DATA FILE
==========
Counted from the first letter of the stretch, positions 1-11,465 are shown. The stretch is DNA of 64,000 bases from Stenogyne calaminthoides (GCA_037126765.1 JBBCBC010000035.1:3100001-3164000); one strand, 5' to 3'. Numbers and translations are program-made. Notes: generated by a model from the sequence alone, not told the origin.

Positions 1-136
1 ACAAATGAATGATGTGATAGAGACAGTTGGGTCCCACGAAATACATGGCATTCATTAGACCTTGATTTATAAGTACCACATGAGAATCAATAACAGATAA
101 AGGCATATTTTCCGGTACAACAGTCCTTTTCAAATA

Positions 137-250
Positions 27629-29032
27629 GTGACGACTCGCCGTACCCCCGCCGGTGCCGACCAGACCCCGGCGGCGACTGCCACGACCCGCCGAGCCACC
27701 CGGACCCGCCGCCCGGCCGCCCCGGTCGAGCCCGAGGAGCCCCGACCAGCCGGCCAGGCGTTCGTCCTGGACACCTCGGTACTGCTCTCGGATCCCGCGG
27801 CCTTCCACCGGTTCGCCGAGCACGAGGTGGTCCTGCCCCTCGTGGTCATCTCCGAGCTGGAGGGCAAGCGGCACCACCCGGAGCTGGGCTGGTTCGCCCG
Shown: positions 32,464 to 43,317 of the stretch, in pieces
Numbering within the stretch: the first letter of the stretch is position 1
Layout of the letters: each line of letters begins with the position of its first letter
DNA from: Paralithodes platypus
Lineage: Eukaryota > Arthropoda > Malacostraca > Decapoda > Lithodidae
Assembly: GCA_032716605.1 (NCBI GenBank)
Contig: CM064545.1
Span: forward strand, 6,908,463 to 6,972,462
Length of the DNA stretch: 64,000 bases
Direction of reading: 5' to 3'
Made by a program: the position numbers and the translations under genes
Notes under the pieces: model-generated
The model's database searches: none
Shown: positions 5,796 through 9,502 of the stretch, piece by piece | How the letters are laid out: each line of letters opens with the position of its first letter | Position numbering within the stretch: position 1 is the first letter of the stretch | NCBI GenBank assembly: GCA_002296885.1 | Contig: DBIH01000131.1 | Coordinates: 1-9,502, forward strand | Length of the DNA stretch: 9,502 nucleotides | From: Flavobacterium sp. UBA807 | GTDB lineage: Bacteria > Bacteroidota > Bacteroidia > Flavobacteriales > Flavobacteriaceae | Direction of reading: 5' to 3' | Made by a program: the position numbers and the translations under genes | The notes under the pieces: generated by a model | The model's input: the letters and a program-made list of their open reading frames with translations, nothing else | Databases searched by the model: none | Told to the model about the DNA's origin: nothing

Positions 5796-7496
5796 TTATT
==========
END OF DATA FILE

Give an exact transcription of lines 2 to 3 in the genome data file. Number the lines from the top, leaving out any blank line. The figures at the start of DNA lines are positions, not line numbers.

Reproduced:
Positions 1-136
1 ACAAATGAATGATGTGATAGAGACAGTTGGGTCCCACGAAATACATGGCATTCATTAGACCTTGATTTATAAGTACCACATGAGAATCAATAACAGATAA